Survey reveals just 4% of practices are ready to give patients access to their records, with 48% against Government\'s 2015 deadline
Despite a historic Government mandate promising NHS patients they will be able to access their health records online by 2015, just 4% of GP clinical commissioning groups say their IT systems are live, raising concern they remain unconvinced of the benefits of the proposals.
An eHealth Insider (EHI) survey carried out by Doctors.net.uk has found that almost no practices in the UK are ready to start delivering on the Department of Health’s pledge, with almost half having given the issue no thought to date.
Giving patients more control over their healthcare by enabling them to access their GP records online could bring significant benefits to the individual and NHS alike. However, it represents a huge cultural shift for doctors
A total of 1,000 GPs responded to the survey, with 43% saying they ‘haven’t started to address this year’ when asked how prepared they were to facilitate patient access to online health records. Another third said their systems still needed work, with 15% saying they were ‘a long way from being ready’, 9% saying they were ‘nearly ready’, and 5% claiming they were ready but not yet live. Just 4% of respondents said they were already providing patients with access to information held about them.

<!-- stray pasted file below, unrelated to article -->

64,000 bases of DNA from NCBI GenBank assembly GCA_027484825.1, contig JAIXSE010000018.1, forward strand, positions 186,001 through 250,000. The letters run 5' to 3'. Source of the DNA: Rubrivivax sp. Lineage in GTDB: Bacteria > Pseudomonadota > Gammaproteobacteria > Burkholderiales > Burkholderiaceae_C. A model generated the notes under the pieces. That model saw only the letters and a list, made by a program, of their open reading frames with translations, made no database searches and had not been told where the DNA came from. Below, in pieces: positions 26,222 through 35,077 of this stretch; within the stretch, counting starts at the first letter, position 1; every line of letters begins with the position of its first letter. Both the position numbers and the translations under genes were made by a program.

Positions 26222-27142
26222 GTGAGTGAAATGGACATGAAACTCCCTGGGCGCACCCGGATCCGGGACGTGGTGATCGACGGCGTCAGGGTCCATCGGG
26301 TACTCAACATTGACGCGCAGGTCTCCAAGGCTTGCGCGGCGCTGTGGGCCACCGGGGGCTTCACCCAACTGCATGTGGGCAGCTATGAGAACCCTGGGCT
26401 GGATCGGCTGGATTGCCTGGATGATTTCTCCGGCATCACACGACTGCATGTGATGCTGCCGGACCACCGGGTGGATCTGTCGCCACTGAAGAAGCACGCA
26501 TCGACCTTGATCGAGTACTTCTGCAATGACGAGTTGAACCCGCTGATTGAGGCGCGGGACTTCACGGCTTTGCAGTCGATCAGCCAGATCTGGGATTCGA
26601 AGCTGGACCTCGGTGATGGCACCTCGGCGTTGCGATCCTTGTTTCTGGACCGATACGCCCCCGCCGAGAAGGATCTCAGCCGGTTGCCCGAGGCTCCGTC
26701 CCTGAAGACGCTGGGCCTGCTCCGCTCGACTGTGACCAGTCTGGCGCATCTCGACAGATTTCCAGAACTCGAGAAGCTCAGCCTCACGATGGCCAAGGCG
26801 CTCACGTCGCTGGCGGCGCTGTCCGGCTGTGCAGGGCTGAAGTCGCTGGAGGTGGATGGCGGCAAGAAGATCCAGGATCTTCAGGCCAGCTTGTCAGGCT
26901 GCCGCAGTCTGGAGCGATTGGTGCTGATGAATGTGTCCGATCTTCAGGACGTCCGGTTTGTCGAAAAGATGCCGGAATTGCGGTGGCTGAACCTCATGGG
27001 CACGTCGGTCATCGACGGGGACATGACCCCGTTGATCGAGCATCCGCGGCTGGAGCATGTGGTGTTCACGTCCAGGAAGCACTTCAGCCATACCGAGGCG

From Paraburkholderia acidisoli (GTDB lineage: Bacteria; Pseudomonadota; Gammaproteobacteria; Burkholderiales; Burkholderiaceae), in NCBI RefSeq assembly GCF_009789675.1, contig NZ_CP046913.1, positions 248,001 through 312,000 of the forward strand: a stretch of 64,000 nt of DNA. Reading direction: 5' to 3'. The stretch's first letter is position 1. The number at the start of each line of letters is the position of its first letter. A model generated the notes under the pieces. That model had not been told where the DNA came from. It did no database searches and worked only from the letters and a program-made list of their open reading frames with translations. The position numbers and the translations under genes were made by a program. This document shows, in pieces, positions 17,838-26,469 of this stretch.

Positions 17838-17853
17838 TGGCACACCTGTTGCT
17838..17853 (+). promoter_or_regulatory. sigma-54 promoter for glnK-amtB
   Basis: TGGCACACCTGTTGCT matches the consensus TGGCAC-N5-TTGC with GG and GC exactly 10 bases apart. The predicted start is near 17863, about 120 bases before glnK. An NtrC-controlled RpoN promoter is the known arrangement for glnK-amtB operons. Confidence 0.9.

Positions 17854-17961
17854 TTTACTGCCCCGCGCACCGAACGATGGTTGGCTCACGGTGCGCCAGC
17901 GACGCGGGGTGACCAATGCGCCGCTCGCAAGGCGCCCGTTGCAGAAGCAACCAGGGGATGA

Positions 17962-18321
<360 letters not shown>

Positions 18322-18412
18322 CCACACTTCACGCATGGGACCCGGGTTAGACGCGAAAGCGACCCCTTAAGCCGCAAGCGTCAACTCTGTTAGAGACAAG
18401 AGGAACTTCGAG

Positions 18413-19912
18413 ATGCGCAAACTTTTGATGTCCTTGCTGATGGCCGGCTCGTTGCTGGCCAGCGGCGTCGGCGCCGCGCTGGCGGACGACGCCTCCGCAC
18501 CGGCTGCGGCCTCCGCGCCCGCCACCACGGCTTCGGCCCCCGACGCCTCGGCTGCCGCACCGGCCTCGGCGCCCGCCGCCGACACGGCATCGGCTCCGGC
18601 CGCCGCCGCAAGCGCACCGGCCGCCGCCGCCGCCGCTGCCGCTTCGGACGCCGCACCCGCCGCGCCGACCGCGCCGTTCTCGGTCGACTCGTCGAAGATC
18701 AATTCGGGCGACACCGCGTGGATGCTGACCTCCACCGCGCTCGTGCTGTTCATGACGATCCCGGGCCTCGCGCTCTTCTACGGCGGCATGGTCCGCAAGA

More alarmingly, a quarter of GPs – 24% - said they did not know how ready their practice was and just 27% said they were in favour of the Government’s 2015 deadline, with 48% against and as yet 25% undecided. In addition 29% question whether giving patients access to their records is actually useful, with a further 21% undecided. Less than half - 49% - agree it will be a useful development.
And fears that older GPs are not embracing the IT revolution seem unfounded, with the survey finding the GPs more likely to be against the move are those aged under 30, with over-60s more likely to back both access and the target date.
Commenting on the findings, EHI editor, Jon Hoeksma, said: “The promise that patients should have online access to their GP-held records by 2015 was a central commitment in the NHS IT strategy, However, this survey shows that many GPs have yet to start working on the systems they will need to put in place to make the pledge a reality.”
He added: “IT is not the problem. The majority of GP systems in the UK can support patient access, or will do so shortly. Instead, more GPs need to be convinced that the Government’s promise is worth delivering.”
This survey shows that many GPs have yet to start working on the systems they will need to put in place to make the pledge a reality
This concern is echoed by Dr Tim Ringrose, chief executive of Doctors.net.uk. He said: “Giving patients more control over their healthcare by enabling them to access their GP records online could bring significant benefits to the individual and NHS alike. However, it represents a huge cultural shift for doctors.